Image 2: Screenshot from Midtown Madness

In a familiar fashion these points act as checkpoints; reaching one adds time to the timer and readjusts the arrow toward the next. The checkpoints will lead the player around the over world until they reach the train station.

Once at the train station a scripted sequence will commence. The Protagonist enters the line to the ticket booth. The timer will continue counting down, this time coinciding with the moment The Protagonist’s train is due to leave. Eventually The Protagonist reaches the counter where the player is met with two dialogue choices:

  • Option 1: One ticket please
  • Option 2: One ticket, I’m in a big hurry!

Choosing Option 1 results in the salesmen giving you the ticket free of charge proclaiming: “You’re the first person to say ‘please’ today! Here it’s on me. Have a great day.”

Choosing Option 2 results in a grumble from the salesmen and requires The Protagonist to hand over the full fare.

The scripted sequence continues as The Protagonist, ticket in hand, proceeds through the gates and waits on the platform. He has made it just in time.

A moment passes.

The Protagonist checks his watch. The timer enters negative numbers and begins to flash red.

An announcement sounds over the loud speaker: “Attentions passengers on platform 1, the 8:34 train is delayed by approximately 10 minutes.”

The timer negates further.

The Protagonist slumps his shoulders; all he can do is wait. The screen fades to black.

We return. The Protagonist is in his boss’ office. A dialogue sequence begins:

Boss: “Why were you late?”

Protagonist: “The train [cut off].”

Boss: “Let me guess: The train was delayed. The baby wouldn’t sleep.  I got here as fast as I could Boss. “


Boss: “Well, I’m sick of your excuses. I told you this wasn’t on but you don’t seem to care.”

Protagonist: “Wait! I promise I’ll [cut off]”

Boss: “No way it’s done. You’re fired. Take your things and leave.”

The Protagonist stands and exits the office. Fade to black.

The screen slowly fades back to reveal The Protagonist standing out the front of his building, looking identical to before. The game returns full control to the player and this level is complete.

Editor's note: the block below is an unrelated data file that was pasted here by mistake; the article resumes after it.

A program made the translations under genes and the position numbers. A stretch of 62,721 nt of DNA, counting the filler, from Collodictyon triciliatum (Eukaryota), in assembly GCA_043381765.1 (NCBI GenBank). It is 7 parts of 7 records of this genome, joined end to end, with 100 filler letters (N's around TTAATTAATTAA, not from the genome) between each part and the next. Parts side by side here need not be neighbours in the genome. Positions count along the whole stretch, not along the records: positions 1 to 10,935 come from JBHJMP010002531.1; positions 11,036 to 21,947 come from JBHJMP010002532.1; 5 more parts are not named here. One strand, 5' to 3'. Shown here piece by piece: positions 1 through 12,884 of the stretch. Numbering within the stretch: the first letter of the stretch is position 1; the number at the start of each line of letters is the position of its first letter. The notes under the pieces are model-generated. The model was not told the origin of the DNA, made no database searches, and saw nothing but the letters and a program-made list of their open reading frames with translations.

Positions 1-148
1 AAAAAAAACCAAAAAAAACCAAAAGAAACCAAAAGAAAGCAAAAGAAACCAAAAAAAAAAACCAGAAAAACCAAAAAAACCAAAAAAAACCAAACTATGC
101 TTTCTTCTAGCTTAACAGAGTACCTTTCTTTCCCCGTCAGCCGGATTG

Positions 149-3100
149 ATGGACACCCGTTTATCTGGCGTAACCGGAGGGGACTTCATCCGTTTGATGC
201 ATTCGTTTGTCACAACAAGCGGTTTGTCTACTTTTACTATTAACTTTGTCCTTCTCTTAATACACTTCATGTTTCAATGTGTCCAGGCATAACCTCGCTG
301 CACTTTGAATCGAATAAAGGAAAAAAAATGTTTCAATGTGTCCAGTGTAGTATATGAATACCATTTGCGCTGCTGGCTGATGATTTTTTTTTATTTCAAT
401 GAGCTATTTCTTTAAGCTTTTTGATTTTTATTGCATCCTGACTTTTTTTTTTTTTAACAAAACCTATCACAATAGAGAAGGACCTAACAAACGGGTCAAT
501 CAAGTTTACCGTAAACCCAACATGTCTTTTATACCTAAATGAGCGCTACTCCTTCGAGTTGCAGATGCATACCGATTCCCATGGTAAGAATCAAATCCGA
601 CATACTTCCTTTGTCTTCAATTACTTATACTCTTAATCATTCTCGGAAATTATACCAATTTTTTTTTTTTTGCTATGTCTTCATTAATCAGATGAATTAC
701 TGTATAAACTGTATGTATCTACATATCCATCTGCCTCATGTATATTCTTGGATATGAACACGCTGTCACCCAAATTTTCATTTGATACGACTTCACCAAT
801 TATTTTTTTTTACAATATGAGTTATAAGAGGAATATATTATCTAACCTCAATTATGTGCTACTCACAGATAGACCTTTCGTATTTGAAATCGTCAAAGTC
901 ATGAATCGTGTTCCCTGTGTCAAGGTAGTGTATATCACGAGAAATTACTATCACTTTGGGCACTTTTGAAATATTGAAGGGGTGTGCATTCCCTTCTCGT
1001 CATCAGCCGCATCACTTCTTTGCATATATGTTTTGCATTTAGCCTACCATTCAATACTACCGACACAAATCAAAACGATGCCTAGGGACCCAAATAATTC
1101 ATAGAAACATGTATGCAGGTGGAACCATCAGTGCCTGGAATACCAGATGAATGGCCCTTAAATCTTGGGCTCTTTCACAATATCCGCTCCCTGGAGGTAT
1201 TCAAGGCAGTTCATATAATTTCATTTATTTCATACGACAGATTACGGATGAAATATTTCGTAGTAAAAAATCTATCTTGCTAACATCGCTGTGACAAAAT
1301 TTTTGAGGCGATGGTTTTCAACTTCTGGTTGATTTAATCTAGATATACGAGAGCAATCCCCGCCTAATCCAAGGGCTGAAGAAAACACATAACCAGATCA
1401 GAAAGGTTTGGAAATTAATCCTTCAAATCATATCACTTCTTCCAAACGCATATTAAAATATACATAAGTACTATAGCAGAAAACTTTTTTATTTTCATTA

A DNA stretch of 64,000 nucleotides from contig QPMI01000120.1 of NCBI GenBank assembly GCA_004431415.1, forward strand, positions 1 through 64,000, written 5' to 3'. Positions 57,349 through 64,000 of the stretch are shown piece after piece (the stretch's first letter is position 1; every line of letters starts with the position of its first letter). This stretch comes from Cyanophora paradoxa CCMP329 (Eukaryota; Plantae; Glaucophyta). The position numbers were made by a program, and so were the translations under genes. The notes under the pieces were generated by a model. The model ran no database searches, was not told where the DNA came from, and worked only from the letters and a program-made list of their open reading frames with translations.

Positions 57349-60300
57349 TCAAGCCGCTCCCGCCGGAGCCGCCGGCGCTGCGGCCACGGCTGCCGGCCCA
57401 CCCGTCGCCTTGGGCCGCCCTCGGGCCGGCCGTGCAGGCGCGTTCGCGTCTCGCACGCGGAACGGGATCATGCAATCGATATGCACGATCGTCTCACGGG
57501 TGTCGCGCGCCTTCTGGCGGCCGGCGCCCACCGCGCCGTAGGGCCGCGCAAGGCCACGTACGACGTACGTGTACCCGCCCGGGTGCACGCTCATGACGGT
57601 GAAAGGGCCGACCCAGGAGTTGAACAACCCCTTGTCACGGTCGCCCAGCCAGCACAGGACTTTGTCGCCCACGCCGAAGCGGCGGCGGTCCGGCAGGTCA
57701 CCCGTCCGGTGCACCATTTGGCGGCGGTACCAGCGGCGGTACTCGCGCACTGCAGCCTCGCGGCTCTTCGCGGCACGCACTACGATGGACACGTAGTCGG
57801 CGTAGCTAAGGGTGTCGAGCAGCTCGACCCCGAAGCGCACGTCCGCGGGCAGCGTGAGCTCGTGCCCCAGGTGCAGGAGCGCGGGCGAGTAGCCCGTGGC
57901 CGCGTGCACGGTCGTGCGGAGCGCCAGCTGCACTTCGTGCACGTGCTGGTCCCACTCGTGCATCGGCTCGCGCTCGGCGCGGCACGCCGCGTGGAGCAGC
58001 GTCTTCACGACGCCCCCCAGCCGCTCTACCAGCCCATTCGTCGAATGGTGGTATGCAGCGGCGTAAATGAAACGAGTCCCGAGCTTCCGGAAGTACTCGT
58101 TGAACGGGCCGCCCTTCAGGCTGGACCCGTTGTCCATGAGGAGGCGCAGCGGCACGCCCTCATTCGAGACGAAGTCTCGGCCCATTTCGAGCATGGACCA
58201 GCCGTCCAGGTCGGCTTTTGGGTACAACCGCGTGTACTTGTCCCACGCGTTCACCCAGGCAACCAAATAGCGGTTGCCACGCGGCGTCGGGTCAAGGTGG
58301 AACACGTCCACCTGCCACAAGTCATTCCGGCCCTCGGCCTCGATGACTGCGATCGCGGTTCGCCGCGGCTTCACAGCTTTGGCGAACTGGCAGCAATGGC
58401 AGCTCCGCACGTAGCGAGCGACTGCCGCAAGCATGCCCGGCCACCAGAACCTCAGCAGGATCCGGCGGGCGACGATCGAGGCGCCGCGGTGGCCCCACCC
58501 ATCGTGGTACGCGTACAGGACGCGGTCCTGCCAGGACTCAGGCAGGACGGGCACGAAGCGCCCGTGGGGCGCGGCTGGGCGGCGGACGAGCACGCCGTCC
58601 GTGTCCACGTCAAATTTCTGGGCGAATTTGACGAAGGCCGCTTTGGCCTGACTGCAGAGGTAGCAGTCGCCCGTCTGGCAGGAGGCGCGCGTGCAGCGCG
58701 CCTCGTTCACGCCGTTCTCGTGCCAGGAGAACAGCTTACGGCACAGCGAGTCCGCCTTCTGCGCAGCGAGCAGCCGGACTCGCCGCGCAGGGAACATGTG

A Remedy for Frustration


So It’s been about a week since I declared my intentions to get out of my rut and I’m happy to say that it appears to have worked rather nicely. I was able to make some nice progress on the High design doc including somewhat of an epiphany as to how I will go about implementing my ideas come prototyping.

Perhaps the most effective of my four goals was to “come up with a new game idea everyday”. This proved a great way to spark creativity giving me enough of a confidence boost to really get into the nitty gritty on High. Not only this, if I ever had a disappointing day where I mightn’t have got as much done as I hoped, I would always end the day happy knowing that I had something new down on paper (I’ve now got a dedicated notebook to hold them). This is definitely something I’m going to maintain!

Stepping away from my work has also proved very useful as more often than not my idea for the day would come at that moment. While tuning out from the Internet (most importantly social media) and setting up with a cup of tea has started me on the road to consistent work, at least getting me into the mindset to do so.

Overall I’m pretty chuffed with how it all worked out and would recommend anyone have a go at doing the same!